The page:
* “Morocco’s experiences offer important guidance, and its strategy should be closely studied as its neighbors undertake their own efforts to combat extremism through the promotion of moderate Islam.” *
Caitlin Dearing Scott, MAC
May 17, 2014
In “The Struggle for Religious Identity in Tunisia and the Maghreb,” an analysis released this week by the Center for Strategic and International Studies (CSIS), Haim Malka addresses how governments in the Maghreb are working to define religious space as a means of fighting growing extremism in the aftermath of the Arab Spring.
It is an important topic because, as Malka notes, “How governments define and promote their version of traditional Islam will have far-reaching implications for their own stability and for the region as a whole.”
It isn’t exactly a new issue – North Africa has long sought to protect unique Maliki Islamic traditions, which accept the importance of local social and political context, against external Salafi and Wahhabi influences. But the issue has taken on a new importance given growing extremism following the Arab Spring.
Malka focuses much of article on Tunisia, a country with a longstanding secular tradition that has faced serious threats from Salafi extremism following the fall of former president Ben Ali. Tunisia, like other Maghreb countries, is attempting to respond to this threat by defining its own, state-sanctioned brand of Islam. This response is of course ongoing in Tunisia – only now that the security situation is under better control can the government begin to focus on these issues. As it does so, the experience of Morocco may prove a useful guide.
Malka rightly acknowledges Morocco’s “comprehensive strategy” to promote a moderate version of Islam as an “alternative to extremist ideology.” Indeed, Morocco has confronted the issue of extremism in a number of ways. It has launched reforms to regulate the religious sector, “established religious councils such as the League of Mohammedan Scholars to promote dialogue on religious issues and support curriculum reform in religious education …[and] it created a single religious body with the authority to issue religious judgments, the Higher Council of Ulemas.” It also launched the morchidate program training women preachers to contribute to social, cultural, and religious activities in mosques.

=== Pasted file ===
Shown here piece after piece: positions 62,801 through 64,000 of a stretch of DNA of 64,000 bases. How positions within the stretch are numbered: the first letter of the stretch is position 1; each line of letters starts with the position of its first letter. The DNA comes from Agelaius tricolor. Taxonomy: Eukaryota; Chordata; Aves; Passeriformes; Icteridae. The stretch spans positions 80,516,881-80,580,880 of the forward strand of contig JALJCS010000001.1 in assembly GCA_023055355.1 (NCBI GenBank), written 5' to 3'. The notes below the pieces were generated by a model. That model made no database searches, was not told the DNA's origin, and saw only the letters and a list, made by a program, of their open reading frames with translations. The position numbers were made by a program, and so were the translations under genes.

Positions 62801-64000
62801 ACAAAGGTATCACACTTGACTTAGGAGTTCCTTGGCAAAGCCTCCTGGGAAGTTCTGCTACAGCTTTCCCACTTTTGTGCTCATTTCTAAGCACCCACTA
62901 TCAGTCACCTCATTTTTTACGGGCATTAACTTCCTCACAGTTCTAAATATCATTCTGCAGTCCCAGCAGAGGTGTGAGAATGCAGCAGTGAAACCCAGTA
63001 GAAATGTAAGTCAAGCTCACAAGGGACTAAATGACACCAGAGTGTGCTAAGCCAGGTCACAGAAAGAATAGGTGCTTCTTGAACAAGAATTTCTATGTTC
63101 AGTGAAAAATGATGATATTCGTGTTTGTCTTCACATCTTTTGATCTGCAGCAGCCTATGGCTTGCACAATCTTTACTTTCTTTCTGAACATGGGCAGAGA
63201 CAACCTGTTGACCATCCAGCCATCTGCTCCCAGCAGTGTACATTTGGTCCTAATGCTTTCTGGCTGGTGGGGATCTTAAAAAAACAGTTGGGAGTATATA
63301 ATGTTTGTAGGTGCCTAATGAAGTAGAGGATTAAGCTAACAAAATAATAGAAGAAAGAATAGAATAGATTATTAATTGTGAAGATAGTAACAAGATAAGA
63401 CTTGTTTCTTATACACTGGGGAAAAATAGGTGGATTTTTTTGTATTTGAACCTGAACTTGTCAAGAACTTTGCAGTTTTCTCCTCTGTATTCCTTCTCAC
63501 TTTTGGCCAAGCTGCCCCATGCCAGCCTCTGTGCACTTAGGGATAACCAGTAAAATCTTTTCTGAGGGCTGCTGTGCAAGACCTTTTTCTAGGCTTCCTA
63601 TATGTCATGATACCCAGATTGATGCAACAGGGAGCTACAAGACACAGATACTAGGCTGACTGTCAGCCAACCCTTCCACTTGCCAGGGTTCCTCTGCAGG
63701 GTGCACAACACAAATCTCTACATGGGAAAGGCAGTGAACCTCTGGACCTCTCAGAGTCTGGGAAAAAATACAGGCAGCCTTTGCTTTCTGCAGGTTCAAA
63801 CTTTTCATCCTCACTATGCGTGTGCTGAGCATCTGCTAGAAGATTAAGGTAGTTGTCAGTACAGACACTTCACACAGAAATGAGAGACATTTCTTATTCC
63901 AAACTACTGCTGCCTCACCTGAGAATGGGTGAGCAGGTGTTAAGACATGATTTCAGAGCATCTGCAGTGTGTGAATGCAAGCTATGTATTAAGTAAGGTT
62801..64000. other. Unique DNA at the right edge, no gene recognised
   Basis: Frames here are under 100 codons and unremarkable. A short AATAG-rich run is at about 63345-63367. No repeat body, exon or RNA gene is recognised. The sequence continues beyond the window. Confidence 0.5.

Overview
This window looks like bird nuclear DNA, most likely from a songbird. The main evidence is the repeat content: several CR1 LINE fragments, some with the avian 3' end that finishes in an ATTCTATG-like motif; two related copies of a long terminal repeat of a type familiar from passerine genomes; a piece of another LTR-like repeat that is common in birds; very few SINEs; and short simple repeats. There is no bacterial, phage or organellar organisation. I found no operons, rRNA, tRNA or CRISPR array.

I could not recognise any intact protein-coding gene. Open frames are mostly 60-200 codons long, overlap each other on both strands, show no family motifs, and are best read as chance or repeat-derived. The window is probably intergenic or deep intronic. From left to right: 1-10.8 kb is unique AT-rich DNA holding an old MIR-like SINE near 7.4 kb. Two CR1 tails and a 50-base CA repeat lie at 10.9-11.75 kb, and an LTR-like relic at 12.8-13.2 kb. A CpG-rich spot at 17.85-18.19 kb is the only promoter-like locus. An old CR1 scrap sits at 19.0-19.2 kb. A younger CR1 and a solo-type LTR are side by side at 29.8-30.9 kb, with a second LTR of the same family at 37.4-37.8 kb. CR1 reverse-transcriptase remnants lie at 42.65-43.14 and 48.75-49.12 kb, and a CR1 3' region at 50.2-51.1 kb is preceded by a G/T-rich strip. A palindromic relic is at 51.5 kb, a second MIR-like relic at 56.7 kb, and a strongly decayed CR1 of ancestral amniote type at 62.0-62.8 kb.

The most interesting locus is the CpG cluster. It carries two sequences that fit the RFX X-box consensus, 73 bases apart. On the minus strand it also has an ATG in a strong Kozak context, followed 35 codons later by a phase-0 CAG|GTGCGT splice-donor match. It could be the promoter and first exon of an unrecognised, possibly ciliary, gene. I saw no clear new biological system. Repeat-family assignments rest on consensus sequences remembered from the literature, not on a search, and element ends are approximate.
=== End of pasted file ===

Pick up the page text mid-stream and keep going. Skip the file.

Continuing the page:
Most recently, King Mohammed VI presided over the groundbreaking for a religious training institution aimed at instilling the values of Morocco’s open, moderate form of Islam in the next generation of Muslim religious leaders (imams) and preachers (morchidines and morchidates) from across the region.
The establishment of the Mohammed VI Institute for the Training of Imams, Morchidines, and Morchidates is just another step in Morocco’s efforts to engage more directly on religious issues. As Malka highlights, Morocco is working to “make mosques and imams more accessible and extend the guidance and services they offer.”
This element is important for addressing the generation gap between older scholars and young people that Malka identifies as one of the most important issues in the struggle for religious identity in North Africa today. Combating violent religious discourse requires addressing the needs and perspective of the young – and by extending the guidance and services that mosques and imams offer, Morocco is responding to this need.
Morocco’s unique religious experience may not be wholly applicable to its neighbors – the King’s role as Commander of the Faithful certainly cannot be replicated. But Morocco’s experiences offer important guidance, and its strategy should be closely studied as its neighbors undertake their own efforts to combat extremism through the promotion of moderate Islam.